The last gain was made on the small gearbox turning the motors, allowing the crabots to engage when shifting gears. With flat crawlers and the single-spring assist system replacing the synchronizers, engineers were able to use small motors of less than 100 watts, as opposed to the usual double or triple. This also helped reduce the size of the transmission.
Now the architecture of the future E-TECH powertrain was clearly laid out. But there were still two component choices to be made: the electric engine and the combustion engine.
In order to allocate development and production resources across the Alliance, we have chosen to use existing Nissan components rather than buying them. This guided the choice of the main electric motor, but also and above all the combustion engine. The H4BT engine used at the start of the adventure was a little old and lacked efficiency on the fuel consumption side. We also aimed to meet the future Euro 6d-FULL emissions standards. The only candidate was the HR15Gen3 engine (an atmospheric 4-cylinder petrol engine used by Nissan in particular for the Chinese and Korean markets) whose 1.5 litre capacity exactly matched the requirements. It was compact, it offered the right performance and output, and it was the best candidate in the Alliance component bank. It was adopted in 2015.
E-TECH Powertrain Project Leader
To go further than simply complying with anti-pollution standards and have the option of adding a GPF (Gazoline Particulate Filter) on the combustion engine, it was decided in 2016 to replace the HR15 engine with another naturally aspirated four-cylinder engine from the Alliance, the HR16. This required a great deal of adaptation work (engine mapping, modification of certain parts such as the pistons, connecting rods and crankshaft on the test cars) but the results soon proved satisfactory.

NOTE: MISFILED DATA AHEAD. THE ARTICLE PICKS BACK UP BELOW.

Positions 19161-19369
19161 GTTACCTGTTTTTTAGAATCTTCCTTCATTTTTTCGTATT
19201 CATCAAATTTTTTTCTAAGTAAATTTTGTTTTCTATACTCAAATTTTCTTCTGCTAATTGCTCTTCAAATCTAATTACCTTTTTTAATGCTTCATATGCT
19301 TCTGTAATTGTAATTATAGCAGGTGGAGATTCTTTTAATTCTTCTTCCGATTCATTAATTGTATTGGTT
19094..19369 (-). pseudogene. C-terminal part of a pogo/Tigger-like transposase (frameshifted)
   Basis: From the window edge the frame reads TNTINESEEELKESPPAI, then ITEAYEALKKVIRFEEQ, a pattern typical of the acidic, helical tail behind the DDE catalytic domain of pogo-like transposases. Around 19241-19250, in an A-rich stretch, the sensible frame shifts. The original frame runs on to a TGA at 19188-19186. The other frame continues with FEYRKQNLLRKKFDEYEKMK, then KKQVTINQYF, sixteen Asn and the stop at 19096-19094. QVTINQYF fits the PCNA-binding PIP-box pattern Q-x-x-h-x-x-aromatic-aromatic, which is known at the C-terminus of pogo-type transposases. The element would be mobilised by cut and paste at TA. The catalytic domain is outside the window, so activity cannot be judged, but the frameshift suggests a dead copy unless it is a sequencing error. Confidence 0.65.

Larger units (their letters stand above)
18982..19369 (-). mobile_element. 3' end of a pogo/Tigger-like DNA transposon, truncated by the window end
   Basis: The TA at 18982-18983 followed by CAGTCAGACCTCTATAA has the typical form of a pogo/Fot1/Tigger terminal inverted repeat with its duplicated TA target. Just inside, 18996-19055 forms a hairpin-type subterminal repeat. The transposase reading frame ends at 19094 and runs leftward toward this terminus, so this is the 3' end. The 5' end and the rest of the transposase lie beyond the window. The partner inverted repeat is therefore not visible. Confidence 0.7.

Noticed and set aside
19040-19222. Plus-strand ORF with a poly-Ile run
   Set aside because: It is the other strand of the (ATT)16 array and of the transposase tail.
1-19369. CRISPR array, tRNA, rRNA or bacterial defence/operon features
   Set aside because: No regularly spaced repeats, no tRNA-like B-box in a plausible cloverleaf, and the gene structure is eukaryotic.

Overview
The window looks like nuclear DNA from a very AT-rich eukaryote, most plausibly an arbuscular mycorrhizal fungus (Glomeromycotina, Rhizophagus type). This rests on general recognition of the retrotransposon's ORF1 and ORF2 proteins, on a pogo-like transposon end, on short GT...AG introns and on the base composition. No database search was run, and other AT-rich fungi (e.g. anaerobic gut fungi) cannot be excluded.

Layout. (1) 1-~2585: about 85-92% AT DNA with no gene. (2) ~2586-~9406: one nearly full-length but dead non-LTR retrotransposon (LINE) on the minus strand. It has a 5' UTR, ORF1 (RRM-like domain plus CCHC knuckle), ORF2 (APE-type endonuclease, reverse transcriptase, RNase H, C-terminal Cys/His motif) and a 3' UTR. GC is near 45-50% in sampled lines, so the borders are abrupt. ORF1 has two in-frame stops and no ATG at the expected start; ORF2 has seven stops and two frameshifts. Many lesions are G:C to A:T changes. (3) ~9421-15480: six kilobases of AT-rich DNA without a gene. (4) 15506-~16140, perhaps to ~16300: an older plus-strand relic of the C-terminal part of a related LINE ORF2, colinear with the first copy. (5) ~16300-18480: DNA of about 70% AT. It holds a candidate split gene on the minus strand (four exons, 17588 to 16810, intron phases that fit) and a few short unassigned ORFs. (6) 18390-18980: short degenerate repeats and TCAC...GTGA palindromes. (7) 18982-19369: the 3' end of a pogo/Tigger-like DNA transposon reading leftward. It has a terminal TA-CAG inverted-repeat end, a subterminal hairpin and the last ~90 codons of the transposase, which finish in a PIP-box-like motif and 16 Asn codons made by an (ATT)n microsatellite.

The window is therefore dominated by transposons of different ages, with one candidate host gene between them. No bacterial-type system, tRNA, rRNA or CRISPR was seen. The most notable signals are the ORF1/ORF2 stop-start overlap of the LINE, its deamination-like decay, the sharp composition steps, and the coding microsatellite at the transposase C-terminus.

The HR16 engine was a good compromise, getting the best out of the innovative dog-clutch transmission. It’s an atmospheric engine with the contribution of the electric motors compensating for the lack of a turbocharger at low speeds. Its main use is for its optimal-efficiency speed, especially when it works as the generator to recharge the battery. It also fits the bill as it optimises costs for an E-TECH powertrain that is intended for core-range, or in time even, entry-level vehicles. It’s the final piece in the puzzle, and the E-TECH powertrain that we know today came into being.
At the beginning, plenty of people told us “it’ll never work!” It was a very risky gamble for sure, especially wanting to replace the synchronised gearbox with an electric motor. But gradually the whole company ended up adopting the idea: the product and vehicle projects teams, right up to top management. Lots of staff in engineering and beyond got fired up for this project and lots of self-motivation was generated. That’s what makes a company worth its salt too. The E-TECH powertrain was a slightly crazy success that we can all be proud of.